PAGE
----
Although there has been a strong emphasis on early literacy skills and access to universal prekindergarten, more and more educators and policymakers have been focusing on early mathematics skills. Research suggests that prekindergarten mathematics knowledge and proficiency predicts achievement at age 15, even after accounting for early literacy skills, cognitive skills, and family and child characteristics. Further, when students start kindergarten proficient in mathematics, achievement gaps are removed, after controlling for home and classroom factors.
These tendencies point to the need to examine how early mathematics exposure and rigorous (yet age-appropriate) curriculum can be built into existing educational systems. Raising awareness of the importance of early mathematics knowledge is among researchers' top priorities.
What the Research Says
Rigorous Yet Age-Appropriate Curriculum
Providing research-based curriculum early in students' academic careers is demonstrated to greatly improve their mathematics achievement when compared to control groups receiving traditional mathematics curricula. Further, significant differences in learning trajectories emerged; early exposure and learning leads to higher outcomes. Researchers argue that instruction must be developmentally appropriate with limited assessments. Examples include hands-on activities and performance-based assessments.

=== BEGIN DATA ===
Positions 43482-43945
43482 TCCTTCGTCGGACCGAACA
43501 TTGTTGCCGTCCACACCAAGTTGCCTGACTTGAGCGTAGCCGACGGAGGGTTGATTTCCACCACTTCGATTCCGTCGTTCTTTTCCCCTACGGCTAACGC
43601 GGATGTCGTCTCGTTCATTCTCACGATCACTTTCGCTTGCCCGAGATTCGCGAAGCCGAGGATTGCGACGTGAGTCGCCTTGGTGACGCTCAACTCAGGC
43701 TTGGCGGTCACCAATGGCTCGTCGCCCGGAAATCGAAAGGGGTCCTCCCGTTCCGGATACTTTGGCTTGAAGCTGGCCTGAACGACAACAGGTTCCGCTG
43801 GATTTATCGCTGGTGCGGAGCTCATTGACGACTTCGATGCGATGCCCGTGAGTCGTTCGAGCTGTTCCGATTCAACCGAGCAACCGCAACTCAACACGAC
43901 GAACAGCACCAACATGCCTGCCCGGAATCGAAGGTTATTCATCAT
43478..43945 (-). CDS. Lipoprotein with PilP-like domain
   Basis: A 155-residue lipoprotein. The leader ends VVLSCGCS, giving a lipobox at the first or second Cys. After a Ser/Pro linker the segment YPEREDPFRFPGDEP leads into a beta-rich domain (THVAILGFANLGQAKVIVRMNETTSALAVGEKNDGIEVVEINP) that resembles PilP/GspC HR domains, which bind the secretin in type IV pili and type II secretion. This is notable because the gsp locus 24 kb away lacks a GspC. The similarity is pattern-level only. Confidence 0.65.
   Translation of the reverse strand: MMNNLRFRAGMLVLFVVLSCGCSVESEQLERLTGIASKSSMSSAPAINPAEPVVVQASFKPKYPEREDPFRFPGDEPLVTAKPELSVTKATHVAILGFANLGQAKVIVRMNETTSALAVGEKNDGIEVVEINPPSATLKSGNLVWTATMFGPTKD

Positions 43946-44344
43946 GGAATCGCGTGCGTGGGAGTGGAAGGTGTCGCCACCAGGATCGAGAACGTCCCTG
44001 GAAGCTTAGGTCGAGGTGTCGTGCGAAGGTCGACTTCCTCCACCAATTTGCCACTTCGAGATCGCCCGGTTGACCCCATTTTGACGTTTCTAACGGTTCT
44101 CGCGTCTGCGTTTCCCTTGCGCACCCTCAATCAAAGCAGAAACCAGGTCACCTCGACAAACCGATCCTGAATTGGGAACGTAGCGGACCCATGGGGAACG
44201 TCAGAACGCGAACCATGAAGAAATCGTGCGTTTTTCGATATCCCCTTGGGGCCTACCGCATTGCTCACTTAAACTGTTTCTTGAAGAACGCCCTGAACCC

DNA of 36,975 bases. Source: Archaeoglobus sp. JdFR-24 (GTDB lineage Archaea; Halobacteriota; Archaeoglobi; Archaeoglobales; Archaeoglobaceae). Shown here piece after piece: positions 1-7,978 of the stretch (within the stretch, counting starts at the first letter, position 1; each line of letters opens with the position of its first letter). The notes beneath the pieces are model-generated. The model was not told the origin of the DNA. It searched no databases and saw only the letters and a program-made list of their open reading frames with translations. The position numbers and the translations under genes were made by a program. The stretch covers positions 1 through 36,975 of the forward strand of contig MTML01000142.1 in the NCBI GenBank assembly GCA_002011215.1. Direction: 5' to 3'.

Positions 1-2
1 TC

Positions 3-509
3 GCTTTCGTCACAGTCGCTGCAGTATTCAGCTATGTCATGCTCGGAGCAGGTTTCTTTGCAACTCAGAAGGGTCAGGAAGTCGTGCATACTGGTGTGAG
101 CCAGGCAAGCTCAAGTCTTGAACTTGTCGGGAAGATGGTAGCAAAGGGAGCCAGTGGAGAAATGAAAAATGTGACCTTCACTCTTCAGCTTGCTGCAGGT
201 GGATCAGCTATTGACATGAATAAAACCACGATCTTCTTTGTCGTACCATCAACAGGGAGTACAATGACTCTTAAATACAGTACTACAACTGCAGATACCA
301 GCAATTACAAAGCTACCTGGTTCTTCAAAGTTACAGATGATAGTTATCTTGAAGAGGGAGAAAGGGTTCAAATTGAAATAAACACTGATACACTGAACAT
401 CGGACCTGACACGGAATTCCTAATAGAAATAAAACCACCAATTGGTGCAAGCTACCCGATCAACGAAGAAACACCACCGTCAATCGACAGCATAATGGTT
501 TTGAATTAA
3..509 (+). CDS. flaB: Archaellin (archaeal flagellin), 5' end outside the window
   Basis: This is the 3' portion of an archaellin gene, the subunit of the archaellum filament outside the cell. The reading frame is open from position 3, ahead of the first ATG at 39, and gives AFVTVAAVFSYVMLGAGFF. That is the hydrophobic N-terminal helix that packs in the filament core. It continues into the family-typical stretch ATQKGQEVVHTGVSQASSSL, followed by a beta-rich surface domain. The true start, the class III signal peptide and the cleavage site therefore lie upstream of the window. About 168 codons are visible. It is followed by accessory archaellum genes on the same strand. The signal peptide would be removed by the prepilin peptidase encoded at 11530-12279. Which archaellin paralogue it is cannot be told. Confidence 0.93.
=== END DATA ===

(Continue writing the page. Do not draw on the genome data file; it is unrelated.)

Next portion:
Aligned Standards with K-12
Researchers have argued for a more seamless flow from early childhood education to elementary school mathematics. This will help to ensure that students have the necessary mathematical foundations for success at the kindergarten level. Researchers have recommended clear alignment with the state's standards from prekindergarten to the K-12 levels. One option to strengthen early mathematics instruction and learning is to incorporate a STEM (Science, Technology, Engineering, and Mathematics) focus (see Policy Options below).
Teacher Training and Professional Development
Research has demonstrated that specific instructional techniques are related to kindergarteners' mathematics achievement. To develop strong instructional skills, teacher training programs should develop strong pedagogical skills and classroom experiences so that pre-service early mathematics teachers can be effective. Likewise, developing the skills of teachers already in the field through focused and targeted professional development is recommended by research. A strong tool used in professional development for early mathematics educators was developed by researchers at the Marsico Institute for Early Learning and Literacy.
Culturally Responsive Instruction
The growing amount of student diversity in schools suggests that mathematics educators should understand how to be culturally responsive to meet all of their students' needs. Researchers argue that instruction for English language learners (ELLs) should be informed by their unique language histories and educational backgrounds. Additionally, researchers have recommended culturally-responsive teachers have strong skills in communication, mathematical content knowledge, reflection and revision.